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News / Northwest

U.S. government, for the first time, details how Northwest dams devastated the region’s Native tribes

By GENE JOHNSON, Associated Press
Published: June 18, 2024, 2:23pm

SEATTLE — The U.S. government on Tuesday acknowledged for the first time the harms that the construction and operation of dams on the Columbia and Snake rivers in the Pacific Northwest have caused Native American tribes.

It issued a report that details how the unprecedented structures devastated salmon runs, inundated villages and burial grounds, and continue to severely curtail the tribes’ ability to exercise their treaty fishing rights.

The Biden administration’s report comes amid a $1 billion effort announced earlier this year to restore the region’s salmon runs before more become extinct — and to better partner with the tribes on the actions necessary to make that happen. That includes increasing the production and storage of renewable energy to replace hydropower generation that would be lost if four dams on the lower Snake River are ever breached.

“President Biden recognizes that to confront injustice, we must be honest about history – even when doing so is difficult,” Interior Secretary Deb Haaland and White House Council on Environmental Quality Chair Brenda Mallory said in a written statement. “In the Pacific Northwest, an open and candid conversation about the history and legacy of the federal government’s management of the Columbia River is long overdue.”

The document was a requirement of an agreement last year to halt decades of legal fights over the operation of the dams. It lays out how government and private interests in early 20th century began walling off the tributaries of the Columbia River, the largest in the Northwest, to provide water for irrigation or flood control, compounding the damage that was already being caused to water quality and salmon runs by mining, logging and salmon cannery operations.

Tribal representatives said they were gratified with the administration’s formal, if long-belated, acknowledgement of how the U.S. government for generations ignored the tribe’s concerns about how the dams would affect them, and they were pleased with its steps toward undoing those harms.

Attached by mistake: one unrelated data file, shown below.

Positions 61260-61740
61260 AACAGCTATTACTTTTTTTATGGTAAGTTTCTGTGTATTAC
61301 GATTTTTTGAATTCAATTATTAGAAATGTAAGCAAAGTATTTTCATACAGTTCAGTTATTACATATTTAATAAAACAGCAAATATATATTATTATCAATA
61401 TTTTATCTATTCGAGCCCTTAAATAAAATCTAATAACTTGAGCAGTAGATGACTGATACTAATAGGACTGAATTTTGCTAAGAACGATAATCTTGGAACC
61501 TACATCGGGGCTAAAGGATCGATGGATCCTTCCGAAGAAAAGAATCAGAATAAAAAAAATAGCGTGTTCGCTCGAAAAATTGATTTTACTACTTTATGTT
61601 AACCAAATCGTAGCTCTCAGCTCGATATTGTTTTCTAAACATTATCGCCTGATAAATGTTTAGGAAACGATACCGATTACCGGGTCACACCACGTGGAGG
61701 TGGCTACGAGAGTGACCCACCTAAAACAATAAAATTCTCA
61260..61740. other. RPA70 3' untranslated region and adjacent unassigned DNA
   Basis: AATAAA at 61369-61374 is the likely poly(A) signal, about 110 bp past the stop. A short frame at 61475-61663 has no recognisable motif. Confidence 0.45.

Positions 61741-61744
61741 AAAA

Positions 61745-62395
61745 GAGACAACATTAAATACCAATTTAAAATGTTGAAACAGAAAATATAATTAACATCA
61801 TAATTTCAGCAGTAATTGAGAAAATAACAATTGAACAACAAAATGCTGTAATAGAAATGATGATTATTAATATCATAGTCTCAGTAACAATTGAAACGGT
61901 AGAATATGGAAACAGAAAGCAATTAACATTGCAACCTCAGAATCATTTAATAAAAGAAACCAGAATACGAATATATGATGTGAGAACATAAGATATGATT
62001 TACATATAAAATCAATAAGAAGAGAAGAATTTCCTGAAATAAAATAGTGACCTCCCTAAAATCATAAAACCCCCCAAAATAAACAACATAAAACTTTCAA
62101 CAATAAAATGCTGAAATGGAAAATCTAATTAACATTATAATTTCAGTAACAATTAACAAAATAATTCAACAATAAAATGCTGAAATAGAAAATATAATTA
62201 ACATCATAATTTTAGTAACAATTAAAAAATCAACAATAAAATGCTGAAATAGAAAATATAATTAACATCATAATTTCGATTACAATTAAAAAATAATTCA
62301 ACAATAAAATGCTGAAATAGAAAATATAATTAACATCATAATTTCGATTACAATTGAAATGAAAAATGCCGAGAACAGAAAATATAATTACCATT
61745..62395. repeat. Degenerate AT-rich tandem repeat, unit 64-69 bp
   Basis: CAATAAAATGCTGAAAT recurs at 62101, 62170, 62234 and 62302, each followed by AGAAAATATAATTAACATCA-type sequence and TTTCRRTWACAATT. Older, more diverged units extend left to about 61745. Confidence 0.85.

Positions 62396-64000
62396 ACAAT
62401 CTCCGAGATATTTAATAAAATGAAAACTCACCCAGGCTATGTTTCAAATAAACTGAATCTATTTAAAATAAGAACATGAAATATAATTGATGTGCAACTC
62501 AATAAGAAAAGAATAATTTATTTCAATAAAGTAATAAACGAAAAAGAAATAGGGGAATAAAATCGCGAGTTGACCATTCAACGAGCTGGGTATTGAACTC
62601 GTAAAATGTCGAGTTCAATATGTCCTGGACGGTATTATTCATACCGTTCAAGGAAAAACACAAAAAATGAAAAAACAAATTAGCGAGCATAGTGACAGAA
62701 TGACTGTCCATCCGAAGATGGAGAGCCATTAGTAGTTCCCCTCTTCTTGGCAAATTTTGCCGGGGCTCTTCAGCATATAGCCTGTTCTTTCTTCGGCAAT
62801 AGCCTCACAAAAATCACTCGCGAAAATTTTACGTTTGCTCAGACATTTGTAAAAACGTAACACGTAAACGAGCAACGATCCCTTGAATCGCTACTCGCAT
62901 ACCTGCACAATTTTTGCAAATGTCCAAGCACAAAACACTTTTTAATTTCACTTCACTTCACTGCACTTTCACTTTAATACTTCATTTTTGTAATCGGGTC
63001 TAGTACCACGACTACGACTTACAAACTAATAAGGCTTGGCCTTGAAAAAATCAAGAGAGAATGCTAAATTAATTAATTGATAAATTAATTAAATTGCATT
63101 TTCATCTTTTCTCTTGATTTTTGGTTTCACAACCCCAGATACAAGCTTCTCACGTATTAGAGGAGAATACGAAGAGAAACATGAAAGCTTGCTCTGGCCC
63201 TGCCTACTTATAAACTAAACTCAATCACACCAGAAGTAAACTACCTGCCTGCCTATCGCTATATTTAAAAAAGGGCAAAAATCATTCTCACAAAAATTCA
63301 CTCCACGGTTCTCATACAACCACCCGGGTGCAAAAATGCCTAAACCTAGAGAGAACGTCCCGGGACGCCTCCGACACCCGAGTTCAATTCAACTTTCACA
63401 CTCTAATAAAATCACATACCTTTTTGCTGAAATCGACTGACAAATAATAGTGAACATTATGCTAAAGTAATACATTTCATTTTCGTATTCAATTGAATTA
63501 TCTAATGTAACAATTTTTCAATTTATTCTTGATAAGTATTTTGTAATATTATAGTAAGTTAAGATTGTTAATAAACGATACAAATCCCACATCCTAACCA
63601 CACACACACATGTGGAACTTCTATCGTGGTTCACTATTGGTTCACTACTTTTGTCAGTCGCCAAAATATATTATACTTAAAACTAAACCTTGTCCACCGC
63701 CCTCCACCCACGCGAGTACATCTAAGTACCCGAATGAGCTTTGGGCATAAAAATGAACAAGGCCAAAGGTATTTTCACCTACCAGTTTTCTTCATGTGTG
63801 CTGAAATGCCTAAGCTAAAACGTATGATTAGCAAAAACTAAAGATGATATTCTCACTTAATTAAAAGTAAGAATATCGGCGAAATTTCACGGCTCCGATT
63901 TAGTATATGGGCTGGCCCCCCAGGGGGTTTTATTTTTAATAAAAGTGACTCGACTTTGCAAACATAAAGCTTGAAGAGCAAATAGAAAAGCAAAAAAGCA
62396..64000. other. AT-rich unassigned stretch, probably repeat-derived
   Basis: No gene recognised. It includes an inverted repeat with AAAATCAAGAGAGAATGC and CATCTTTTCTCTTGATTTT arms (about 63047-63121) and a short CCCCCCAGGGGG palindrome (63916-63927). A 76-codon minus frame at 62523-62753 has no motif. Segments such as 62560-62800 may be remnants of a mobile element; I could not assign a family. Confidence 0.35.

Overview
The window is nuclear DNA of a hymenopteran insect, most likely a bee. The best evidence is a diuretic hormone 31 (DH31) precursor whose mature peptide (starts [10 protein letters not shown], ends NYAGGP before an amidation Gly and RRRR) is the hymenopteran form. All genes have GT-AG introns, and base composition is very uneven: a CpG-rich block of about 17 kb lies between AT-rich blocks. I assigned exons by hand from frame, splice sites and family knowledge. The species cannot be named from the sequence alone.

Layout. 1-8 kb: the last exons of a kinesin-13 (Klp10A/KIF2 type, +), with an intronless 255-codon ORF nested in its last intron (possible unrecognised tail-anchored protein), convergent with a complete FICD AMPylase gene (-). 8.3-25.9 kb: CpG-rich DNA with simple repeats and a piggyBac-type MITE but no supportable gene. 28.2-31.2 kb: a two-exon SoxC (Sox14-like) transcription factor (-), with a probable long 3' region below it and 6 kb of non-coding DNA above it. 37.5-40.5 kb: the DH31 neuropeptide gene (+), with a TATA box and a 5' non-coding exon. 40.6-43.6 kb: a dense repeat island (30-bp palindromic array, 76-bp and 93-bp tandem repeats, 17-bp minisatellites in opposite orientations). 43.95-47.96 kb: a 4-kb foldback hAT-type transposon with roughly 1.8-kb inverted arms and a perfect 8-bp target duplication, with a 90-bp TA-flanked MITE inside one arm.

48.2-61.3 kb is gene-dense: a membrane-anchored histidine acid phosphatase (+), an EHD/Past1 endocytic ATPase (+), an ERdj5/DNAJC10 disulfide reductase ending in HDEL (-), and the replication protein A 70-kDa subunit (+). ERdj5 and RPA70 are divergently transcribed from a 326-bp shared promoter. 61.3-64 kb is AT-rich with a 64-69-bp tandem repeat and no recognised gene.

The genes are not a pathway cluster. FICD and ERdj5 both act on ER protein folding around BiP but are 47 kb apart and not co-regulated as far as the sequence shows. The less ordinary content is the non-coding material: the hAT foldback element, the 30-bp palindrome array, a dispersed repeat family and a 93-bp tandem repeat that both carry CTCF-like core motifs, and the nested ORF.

“This administration has moved forward with aggressive action to rebalance some of the transfer of wealth,” said Tom Iverson, regional coordinator for Yakama Nation Fisheries. “The salmon were the wealth of the river. What we’ve seen is the transfer of the wealth to farmers, to loggers, to hydropower systems, to the detriment of the tribes.”

The construction of the first dams on the main Columbia River, including the Grand Coulee and Bonneville dams in the 1930s, provided jobs to a country grappling with the Great Depression as well as hydropower and navigation. But it came over the objections of tribes concerned about the loss of salmon, traditional hunting and fishing sites, and even villages and burial grounds.

As early as the late 1930s, tribes were warning that the salmon runs could disappear, with the fish no longer able to access spawning grounds upstream. The tribes — the Yakama Nation, Spokane Tribe, confederated tribes of the Colville and Umatilla reservations, Nez Perce, and others — continued to fight the construction and operation of the dams for generations.

“As the full system of dams and reservoirs was being developed, Tribes and other interests protested and sounded the alarm on the deleterious effects the dams would have on salmon and aquatic species, which the government, at times, acknowledged,” the report said. “However, the government afforded little, if any, consideration to the devastation the dams would bring to Tribal communities, including to their cultures, sacred sites, economies, and homes.”

The report was accompanied by the announcement of a new task force to coordinate salmon-recovery efforts across federal agencies.

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